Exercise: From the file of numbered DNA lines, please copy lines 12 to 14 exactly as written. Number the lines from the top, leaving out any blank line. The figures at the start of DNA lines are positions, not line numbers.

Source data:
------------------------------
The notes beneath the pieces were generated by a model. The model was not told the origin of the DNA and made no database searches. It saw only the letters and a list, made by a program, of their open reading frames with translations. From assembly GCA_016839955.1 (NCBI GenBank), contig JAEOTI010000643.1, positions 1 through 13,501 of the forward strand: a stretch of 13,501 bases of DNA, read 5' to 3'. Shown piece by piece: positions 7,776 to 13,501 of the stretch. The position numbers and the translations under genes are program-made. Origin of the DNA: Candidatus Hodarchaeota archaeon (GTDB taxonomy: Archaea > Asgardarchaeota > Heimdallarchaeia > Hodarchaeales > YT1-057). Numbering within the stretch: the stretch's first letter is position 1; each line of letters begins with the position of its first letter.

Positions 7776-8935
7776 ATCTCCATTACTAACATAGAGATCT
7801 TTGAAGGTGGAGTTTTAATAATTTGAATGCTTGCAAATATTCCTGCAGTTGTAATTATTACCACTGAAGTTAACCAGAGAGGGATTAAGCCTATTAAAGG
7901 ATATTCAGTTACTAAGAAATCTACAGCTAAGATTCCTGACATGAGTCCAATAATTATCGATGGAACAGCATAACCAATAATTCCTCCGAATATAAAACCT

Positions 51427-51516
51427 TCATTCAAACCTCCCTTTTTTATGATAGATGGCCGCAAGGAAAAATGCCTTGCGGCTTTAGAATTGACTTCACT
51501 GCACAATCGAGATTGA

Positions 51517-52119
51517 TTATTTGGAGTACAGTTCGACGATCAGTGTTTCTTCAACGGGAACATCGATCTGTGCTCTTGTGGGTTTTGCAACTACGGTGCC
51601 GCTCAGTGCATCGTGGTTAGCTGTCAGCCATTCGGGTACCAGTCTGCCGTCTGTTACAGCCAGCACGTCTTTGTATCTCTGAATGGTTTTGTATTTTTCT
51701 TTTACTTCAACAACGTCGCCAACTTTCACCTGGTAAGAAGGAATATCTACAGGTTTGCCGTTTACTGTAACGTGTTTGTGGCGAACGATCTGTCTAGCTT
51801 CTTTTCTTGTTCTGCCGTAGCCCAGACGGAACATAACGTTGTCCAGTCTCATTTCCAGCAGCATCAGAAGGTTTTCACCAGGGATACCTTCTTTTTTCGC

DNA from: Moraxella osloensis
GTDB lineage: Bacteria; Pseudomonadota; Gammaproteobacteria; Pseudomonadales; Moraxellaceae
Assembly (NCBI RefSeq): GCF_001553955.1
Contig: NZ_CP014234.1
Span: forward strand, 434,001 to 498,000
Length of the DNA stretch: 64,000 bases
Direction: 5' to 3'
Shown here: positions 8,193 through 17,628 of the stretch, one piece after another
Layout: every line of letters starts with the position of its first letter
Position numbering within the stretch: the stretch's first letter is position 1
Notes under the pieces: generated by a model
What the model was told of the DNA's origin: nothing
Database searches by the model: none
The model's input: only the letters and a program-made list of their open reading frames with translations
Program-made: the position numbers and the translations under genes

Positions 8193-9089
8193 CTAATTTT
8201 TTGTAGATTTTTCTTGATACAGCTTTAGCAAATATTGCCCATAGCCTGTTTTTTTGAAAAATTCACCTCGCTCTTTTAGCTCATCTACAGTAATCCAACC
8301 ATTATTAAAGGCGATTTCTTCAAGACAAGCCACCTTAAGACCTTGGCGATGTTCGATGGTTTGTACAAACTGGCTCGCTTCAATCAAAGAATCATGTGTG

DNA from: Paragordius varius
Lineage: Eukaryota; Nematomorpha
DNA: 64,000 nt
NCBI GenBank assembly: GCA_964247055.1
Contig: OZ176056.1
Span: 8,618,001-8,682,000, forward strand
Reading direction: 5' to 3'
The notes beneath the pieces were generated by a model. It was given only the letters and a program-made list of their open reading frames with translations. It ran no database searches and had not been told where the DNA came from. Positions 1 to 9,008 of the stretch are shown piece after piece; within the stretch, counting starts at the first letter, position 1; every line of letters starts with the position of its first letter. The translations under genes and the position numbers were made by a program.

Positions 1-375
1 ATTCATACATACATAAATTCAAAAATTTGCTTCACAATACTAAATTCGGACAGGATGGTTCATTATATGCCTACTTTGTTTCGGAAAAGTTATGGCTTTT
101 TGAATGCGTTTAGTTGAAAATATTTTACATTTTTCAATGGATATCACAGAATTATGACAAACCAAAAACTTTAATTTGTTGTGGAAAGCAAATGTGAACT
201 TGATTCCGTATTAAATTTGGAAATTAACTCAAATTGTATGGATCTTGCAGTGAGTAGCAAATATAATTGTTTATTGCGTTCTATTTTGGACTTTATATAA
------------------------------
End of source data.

51701 TTTACTTCAACAACGTCGCCAACTTTCACCTGGTAAGAAGGAATATCTACAGGTTTGCCGTTTACTGTAACGTGTTTGTGGCGAACGATCTGTCTAGCTT
51801 CTTTTCTTGTTCTGCCGTAGCCCAGACGGAACATAACGTTGTCCAGTCTCATTTCCAGCAGCATCAGAAGGTTTTCACCAGGGATACCTTCTTTTTTCGC

DNA from: Moraxella osloensis